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Imports (in dollar value) are growing much faster than volumes here locally. Imported cars (in dollar value) in complete business unit (CBU) form have almost tripled in 11MFY21 according to the data reported by the Pakistan Bureau of Statistics (PBS) against completely knocked down (CKD) imports that grew by 2.2x. This has translated to an increase in unit sales of domestically assembled cars and LCVs by 62 percent. Though trade volumes for cars are not available, a close proxy for per unit increase in CKD is comparing assembled units versus the imported dollar value which shows a 40 percent growth in CKD per unit in 11M year on year (average dollar is on the same level for the period as the corresponding period last year).

The higher cost of CKD (per unit) is reflective of the change in product mix in the market—SUV and cross-overs are on a roll. With the exception of Picanto, new vehicle launches have almost exclusively focused on higher-end sedans, SUVs, cross-overs and LCVs segments. Though numbers for Kia and several Chinese players that have launched cars recently are not included here, even for just volumes reported by PAMA members, SUV and LCV segment reports the highest share in the market over the past few years in year-to-date FY21. If Chinese models were included, the SUV and cross-over share might be even higher. The sedan/1300cc segment continues to stay in the lead as low to mid-engine cars slowly lose steam.

In the lowest passenger segment, in fact, after Mehran’s exist, Suzuki Alto stands invariably alone. One could throw Prince Pearl and United Bravo into the mix but they have barely created a market for themselves. A little further up, Wagon-R’s hype has also significantly subsided which was once rivalling Mehran-level volumes due to the emergence of ride-hailing apps. Kia’s Picanto in the mid-range category may be the only worthy contender that has continued to grab market share despite a reasonably high price tag.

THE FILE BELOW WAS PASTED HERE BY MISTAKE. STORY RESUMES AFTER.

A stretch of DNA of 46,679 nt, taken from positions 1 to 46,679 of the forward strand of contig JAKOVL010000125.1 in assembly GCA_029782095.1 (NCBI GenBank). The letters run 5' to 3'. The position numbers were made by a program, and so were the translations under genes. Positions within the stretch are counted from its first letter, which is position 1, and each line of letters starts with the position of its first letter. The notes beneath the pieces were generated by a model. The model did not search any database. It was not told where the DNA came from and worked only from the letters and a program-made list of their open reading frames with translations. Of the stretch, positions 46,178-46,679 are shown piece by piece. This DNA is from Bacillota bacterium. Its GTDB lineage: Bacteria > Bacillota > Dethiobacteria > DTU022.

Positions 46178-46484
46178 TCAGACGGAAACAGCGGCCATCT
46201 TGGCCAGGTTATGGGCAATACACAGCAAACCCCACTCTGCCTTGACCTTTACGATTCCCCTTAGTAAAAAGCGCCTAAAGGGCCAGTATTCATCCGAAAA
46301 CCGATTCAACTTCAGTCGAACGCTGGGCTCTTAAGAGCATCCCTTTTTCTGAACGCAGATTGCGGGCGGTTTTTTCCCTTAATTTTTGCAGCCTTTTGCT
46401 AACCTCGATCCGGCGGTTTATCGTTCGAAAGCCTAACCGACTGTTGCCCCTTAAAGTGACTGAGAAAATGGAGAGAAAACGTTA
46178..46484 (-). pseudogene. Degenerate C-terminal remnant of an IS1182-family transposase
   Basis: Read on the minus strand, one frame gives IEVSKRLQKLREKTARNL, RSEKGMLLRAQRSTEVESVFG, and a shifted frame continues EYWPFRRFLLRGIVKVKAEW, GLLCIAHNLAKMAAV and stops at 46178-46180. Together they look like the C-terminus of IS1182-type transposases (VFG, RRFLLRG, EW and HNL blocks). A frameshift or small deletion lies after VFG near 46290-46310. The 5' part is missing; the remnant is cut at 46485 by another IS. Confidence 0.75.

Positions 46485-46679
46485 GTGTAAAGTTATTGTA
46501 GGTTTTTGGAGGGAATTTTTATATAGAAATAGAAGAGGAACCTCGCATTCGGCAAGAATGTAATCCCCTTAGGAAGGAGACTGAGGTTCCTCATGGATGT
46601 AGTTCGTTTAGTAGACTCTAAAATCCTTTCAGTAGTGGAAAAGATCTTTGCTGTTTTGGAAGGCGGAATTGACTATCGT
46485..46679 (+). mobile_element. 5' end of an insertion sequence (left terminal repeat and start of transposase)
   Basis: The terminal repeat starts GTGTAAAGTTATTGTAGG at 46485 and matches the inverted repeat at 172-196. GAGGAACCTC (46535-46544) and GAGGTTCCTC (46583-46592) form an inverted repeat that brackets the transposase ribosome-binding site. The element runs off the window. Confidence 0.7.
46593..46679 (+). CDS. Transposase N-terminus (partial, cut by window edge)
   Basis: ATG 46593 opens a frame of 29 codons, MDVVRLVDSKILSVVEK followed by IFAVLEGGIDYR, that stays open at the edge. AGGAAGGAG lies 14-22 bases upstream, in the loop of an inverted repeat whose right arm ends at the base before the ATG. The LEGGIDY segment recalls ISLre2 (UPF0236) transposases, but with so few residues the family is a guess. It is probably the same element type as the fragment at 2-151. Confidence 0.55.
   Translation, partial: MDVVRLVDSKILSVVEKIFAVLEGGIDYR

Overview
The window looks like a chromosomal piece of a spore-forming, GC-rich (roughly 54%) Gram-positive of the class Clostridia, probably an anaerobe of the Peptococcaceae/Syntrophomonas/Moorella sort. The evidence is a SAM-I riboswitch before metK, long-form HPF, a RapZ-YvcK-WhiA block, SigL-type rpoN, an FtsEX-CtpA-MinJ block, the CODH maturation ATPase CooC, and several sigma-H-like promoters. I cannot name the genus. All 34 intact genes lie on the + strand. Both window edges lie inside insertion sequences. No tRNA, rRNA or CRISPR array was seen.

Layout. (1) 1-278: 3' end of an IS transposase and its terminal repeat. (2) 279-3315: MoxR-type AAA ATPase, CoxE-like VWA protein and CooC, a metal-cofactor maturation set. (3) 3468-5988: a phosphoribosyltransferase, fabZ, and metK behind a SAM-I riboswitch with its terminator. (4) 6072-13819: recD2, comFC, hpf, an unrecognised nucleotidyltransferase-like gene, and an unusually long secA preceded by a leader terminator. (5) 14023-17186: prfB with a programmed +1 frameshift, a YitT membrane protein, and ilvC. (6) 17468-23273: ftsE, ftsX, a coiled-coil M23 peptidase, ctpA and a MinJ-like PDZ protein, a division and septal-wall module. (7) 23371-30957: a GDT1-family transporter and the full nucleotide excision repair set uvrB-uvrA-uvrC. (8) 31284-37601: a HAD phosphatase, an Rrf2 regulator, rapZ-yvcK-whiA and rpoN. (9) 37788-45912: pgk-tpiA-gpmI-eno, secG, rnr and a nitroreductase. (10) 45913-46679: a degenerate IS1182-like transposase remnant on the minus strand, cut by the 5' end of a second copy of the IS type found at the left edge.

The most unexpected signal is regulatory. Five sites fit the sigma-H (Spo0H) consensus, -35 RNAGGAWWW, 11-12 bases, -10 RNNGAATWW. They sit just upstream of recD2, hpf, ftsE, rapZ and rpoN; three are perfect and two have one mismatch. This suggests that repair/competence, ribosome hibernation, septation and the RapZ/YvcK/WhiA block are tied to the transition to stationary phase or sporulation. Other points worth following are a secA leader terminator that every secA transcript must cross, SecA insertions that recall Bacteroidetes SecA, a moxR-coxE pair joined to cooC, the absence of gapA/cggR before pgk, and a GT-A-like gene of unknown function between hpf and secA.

Meanwhile, used cars that were the savior for middle-class buyers in the absence of local variety have also all but shut down. Imports have dwindled down to a few handful of cars in the market sold by dealers who have been able to circumvent and/or meet the new custom requirements imposed by the government for duties to be paid in dollars.

The government’s decision to slash sales tax and FED on small cars could certainly boost sales for Alto and Bolan apart from some Chinese models in the market. This would compensate for the price hikes that consumers have faced over the past two years. If these concessions extend to 1000cc cars, the share of low-to-mid range cars will recover specially considering the reduce cost of borrowing on auto loans.

Chinese players are taking on losses to create space by introducing SUVs and crossovers that are priced closer to sedans with all the bells and whistles in terms of features and technology. Though they might not be competing with existing OEMs on volumes just yet, as more car buyers take a leap of faith on the Chinese vehicle, market acceptability may grow which could put pressure on OEMs that yield all the power; but none of the responsibility.

If cars have to be promoted in this country—given how bad they are for the environment—the focus should be to extend the reach of the middle-class buyer whilst pushing automobile companies to introduce not only a greater variety of models, but variety across different engine sizes.

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